A Baltimore developer has written a blistering letter to City Hall disputing proposed tax breaks for the $150 million Superblock project downtown.
The May 1 letter from David H. Hillman, chairman and CEO of Southern Management Corp., to Mayor Stephanie Rawlings-Blake and the 14 members of the City Council, states that a plan to give Atlanta and New York-based Lexington Square Partners a 95 percent property tax break for 15 years with lower tax breaks for five more years under a payment in lieu of taxes, or PILOT, is “unfair” and that the overall development is ill-planned.
Rawlings-Blake sent the proposal to the council late last month. The proposal is set to receive public hearings in the Taxation, Finance and Economic Development Committee this summer.
The Superblock PILOT could total up to $35 million over the two decades.
Hillman’s letter said that could be detrimental to the city’s tax base.
“Gigantic PILOTs have subsidized the development of Harbor East and as a result, the [central business district] has been decimated,” the letter says. “The city receives minimal tax benefits from those projects while revenue from the downtown diminishes.
“The city needs to ‘bite the bullet’ and stop granting PILOTs for dubious projects. History has shown that most of them do not work economically and result in diminished tax revenue from other sources due to increased vacancies and more challenges down the road.”
Hillman said his company owns and manages nearly 2,000 apartments in the city, which pay property taxes that total more than $2,000 per unit, per year. Southern Management also owns and manages 200,000 square feet of retail and office space.
The Superblock project, also known as Lexington Square, has been a controversial project for years.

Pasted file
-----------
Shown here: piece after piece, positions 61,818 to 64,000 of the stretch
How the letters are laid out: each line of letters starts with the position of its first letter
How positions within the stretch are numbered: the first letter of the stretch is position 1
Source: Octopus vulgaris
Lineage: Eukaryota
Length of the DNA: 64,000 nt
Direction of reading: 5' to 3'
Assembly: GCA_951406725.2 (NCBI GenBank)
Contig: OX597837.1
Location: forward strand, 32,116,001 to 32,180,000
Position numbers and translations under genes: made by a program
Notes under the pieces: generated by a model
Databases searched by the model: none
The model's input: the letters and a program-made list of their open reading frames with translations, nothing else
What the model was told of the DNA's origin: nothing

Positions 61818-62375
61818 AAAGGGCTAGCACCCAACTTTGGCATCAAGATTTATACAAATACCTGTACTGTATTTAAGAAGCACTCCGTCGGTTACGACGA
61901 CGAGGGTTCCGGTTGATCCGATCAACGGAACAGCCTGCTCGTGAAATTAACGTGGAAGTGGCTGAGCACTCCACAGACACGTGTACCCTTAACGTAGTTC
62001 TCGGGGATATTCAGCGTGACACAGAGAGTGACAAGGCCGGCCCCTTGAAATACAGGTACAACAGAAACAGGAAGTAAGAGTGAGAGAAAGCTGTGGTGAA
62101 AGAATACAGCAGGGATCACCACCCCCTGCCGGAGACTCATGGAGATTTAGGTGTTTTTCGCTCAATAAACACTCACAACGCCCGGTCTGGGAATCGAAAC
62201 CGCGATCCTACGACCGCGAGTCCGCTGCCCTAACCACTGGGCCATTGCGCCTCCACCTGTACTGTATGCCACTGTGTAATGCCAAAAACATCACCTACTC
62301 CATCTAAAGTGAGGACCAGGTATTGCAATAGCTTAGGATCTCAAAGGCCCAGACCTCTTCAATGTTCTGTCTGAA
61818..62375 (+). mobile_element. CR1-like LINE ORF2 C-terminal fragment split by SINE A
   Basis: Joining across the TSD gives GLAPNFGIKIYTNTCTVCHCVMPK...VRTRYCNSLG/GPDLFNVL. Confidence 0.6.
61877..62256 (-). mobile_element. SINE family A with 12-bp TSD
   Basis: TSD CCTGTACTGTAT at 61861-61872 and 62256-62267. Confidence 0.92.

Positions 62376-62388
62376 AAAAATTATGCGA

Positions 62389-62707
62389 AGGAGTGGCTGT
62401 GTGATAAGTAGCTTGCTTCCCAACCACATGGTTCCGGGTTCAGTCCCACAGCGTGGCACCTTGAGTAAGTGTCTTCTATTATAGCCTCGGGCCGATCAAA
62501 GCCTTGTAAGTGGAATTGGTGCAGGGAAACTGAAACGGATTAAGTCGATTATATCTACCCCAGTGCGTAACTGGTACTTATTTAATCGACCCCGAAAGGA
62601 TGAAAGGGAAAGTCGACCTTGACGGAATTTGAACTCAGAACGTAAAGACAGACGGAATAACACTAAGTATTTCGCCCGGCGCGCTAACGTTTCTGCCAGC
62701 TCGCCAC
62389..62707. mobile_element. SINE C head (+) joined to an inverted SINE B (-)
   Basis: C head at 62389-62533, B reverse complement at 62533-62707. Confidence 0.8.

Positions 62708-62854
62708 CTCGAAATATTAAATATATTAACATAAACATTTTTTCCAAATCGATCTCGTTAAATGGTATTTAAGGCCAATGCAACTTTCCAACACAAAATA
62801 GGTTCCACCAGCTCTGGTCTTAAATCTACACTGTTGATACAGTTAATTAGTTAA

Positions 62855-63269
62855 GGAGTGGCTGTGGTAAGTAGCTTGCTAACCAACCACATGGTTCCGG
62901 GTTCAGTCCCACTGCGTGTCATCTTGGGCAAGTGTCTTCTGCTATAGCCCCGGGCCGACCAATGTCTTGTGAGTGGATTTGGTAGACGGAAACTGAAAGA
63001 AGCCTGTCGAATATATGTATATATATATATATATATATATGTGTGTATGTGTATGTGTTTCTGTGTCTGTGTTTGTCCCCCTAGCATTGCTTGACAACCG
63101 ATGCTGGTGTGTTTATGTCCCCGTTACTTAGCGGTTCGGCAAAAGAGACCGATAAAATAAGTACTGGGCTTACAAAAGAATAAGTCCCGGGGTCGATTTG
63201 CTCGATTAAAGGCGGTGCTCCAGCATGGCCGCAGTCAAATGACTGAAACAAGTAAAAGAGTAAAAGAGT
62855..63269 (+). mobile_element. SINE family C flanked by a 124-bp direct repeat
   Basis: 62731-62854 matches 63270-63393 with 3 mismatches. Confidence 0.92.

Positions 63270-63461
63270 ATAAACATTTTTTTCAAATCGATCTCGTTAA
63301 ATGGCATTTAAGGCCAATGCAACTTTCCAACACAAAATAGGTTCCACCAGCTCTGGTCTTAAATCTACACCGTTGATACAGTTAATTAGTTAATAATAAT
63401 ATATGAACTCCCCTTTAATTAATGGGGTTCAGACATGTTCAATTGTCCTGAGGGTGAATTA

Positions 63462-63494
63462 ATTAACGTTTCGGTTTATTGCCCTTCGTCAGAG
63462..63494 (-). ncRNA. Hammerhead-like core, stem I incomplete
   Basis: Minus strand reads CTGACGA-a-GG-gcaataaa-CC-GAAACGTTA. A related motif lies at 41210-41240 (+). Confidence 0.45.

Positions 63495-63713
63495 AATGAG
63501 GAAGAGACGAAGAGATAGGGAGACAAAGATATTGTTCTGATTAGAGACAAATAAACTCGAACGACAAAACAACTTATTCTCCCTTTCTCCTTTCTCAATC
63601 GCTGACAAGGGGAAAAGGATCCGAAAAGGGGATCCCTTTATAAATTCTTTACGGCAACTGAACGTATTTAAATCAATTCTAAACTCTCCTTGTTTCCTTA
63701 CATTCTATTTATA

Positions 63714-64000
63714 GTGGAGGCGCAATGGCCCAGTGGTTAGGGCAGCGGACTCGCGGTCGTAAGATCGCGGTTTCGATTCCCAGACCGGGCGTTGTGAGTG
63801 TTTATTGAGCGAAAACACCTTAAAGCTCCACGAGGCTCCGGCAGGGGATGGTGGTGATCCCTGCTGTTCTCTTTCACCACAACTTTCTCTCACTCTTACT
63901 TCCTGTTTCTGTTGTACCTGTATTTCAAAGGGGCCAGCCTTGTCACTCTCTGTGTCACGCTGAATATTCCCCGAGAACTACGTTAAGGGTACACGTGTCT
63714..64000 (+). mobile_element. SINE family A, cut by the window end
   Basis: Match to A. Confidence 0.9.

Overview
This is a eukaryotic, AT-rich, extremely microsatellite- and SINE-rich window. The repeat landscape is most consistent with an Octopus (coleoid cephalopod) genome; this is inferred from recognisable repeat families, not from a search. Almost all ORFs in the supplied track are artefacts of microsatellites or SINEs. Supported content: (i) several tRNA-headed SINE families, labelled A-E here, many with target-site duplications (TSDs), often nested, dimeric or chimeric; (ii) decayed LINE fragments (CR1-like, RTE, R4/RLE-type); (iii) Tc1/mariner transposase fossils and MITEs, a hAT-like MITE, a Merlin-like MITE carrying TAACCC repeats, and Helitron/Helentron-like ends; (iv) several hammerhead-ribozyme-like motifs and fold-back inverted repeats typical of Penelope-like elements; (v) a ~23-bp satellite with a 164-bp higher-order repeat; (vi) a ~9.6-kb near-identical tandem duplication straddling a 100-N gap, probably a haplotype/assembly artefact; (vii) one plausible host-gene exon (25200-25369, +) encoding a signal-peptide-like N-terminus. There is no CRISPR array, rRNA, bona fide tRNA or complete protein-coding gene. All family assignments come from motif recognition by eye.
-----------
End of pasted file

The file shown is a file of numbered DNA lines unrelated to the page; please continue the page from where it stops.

Last month, developers received an eight-month extension from the Board of Estimates to complete their financing and planning package. That extension was granted just after the Baltimore Development Corp. board sent a proposal to Rawlings-Blake seeking the PILOT for a 296-unit apartment tower at the project and a 650-space parking garage.
Another tax break in the form of enterprise zone tax credits is being sought by the developers for 217,444 square feet of retail space.
BDC officials said last month Lexington Square Partners had asked for a larger PILOT for the entire Superblock project. But the BDC’s board scaled it back in a closed meeting.
The residential and parking garage PILOT would total $17.6 million, based on a current assessment of $64.5 million of the site today, said Irene Van Sant, a BDC analyst. The local news blog Baltimore Brew reported that the PILOT total was about $35 million.
“We appreciate Mr. Hillman’s projects that contribute to the renewal of downtown,” BDC President M.J. “Jay” Brodie said in a statement. “BDC and the city have assisted Mr. Hillman in his redevelopment of Charles Plaza, which was tied up in a messy financial situation with the previous owners. We also offered real property tax rebates for his redevelopment of historic and vacant buildings into new apartment complexes.
“Furthermore, in any BDC project, we apply our own independent analysis of what is a reasonable level of assistance for the developer and the city. This was the path we took in analyzing the Lexington Square development today.”
In his letter, Hillman, who has redeveloped and manages several downtown apartment and parking projects including Charles Towers, Park Charles, Marlboro Square, the Atrium Garage and Redwood Square Apartments, said he had received no tax breaks on those projects.
Hillman said he had heard back from only one council member, Helen Holton, whose reply he termed “non-committal.”
Rawlings-Blake did not respond to a request for comment Monday.
Councilman Carl Stokes, who chairs the taxation committee, said he didn’t want to comment directly on Hillman’s letter. But he did say he has been hearing similar sentiments from other businesspeople in the city.
In an interview, Hillman said Monday the PILOT for the Superblock would present an “unfair advantage” to other developers when compared to developers who invest their own funds into city projects.
“If a project needs that much, it’s going to be a failure,” he said. “Why? Because the project doesn’t work and they are scampering around. It’s a bad project.”